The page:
How To Make A Chocolate Cake Collar
How many times have you made a cake or icing, only to have something be slightly off. Your crumb coat feels well, crumbly, your icing tastes good, but isn’t as pretty as it should be — and although things taste great, Martha Stewart wouldn’t be impressed? No worries, just make a chocolate collar for your cake and cover your mistakes!
What You Need
1 Cake, Frosted and assembled
Chocolate (Dark, Semi-Sweet, Milk, White)
1. Start With A Cake: You can use a cake of any kind for this trick, between the layers you can use traditional icing, mousse or fruit filling of your choice. Add a quick layer of frosting, just enough to cover the outside (which will give the chocolate something to cling to as it sets).
2. Measure: You’ll want to measure the circumference of your cake and the height. Cut a piece of parchment paper to match. We cut ours 1/4″ taller and longer to ensure a proper fit each time. If you’d like to use a taller filling (like berries) for the top, you might want to make it 1/2″ or even 3/4″ taller. Tape either end of the paper to your work surface (we cover our table in freezer paper… because we’re messy).
3. Melt Chocolate: Temper Chocolate (yes you can do it in the microwave) and spread with an icing spatula over your parchment paper. Allow to thicken and set slightly. You want it to stick to the parchment without sliding off when you get ready to move it, but not crack when you wrap it around.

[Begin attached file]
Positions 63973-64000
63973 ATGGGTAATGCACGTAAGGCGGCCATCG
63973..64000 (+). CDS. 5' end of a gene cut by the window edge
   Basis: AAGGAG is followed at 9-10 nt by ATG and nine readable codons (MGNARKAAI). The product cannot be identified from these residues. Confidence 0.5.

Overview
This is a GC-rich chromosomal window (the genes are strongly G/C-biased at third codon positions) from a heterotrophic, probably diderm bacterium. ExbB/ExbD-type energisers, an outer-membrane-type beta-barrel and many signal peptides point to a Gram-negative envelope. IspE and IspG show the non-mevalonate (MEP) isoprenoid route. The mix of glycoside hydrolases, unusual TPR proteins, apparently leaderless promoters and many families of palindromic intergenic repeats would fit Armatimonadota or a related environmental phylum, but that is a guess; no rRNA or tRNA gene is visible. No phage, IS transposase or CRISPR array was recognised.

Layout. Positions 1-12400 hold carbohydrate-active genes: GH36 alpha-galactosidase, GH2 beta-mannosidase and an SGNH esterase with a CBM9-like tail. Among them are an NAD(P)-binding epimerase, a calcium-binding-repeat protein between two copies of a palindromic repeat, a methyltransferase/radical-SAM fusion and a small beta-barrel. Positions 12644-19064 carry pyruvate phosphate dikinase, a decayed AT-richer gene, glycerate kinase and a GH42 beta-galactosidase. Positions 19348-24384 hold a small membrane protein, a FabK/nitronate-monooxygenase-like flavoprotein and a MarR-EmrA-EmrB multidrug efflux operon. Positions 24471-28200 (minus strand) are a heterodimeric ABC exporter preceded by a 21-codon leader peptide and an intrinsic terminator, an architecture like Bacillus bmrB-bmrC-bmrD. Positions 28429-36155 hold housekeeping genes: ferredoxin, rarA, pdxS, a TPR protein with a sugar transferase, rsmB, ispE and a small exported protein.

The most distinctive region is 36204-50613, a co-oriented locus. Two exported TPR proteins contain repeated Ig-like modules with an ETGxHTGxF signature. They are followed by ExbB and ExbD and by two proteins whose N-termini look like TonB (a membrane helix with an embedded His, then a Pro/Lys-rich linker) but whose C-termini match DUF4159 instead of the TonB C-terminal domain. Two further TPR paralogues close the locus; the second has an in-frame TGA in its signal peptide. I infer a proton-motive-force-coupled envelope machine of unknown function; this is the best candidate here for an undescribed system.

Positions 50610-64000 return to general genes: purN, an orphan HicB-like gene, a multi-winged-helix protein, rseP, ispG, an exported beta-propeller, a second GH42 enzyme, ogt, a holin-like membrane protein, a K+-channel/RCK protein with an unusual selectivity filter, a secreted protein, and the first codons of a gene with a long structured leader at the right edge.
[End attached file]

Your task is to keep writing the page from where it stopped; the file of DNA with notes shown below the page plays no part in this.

4. Wrap It Up: Pick up band, you might need two people depending on the size of your cake, and place the center of the band on the front center (if such thing exists) side of your cake. Wrap the sides around, ensuring your paper/chocolate touches the bottom of the cake plate. Press gently, yet firmly against the side of the cake. It should hold in place (if not, hold against the cake for a few minutes before releasing) and stay put. Allow to cool and harden completely.
5.Remove Wrapper: Once set, peel the corner of the wrapper back, it should come willingly and peel off smooth as silk. You can now fill the top of the cake with additional icing, fruit, ganache, or leave it as is! We (attempted) to fill ours with ganache, though in the name of getting photos taken in time for this post, we didn’t let it cool quite long enough. The result…. chocolate waterfall. You can check out the results below. Remember to let it cool long enough!
If you’d like to try your hand at some embellishments, they aren’t hard to do. Simply melt white chocolate (or other colored candy melts from your local craft/hobby/specialty food store) and apply with a piping bag. Simple dots look great, as do words and other simple geometric shapes. Just let them cool completely before spreading your darker chocolate over the top. If attempting this on a square cake, try marking gently with a pencil where the corners will hit, otherwise when wrapping the collar around the cake, a dot or word can be “stuck” when you pull the wrapper off. If your dot or line is thin, it’s usually not a problem, but a little preparation doesn’t hurt! It’s as simple as that and has a great clean look to it!
Remember kids, warm chocolate melts cool chocolate. Cake Fail! See, we’re human too, though in our defense, this is the only time we’ve had a problem of this sort! Remember to let your ganache cool completely, or fill with additional icing!
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(Images: Sarah Rae Trover)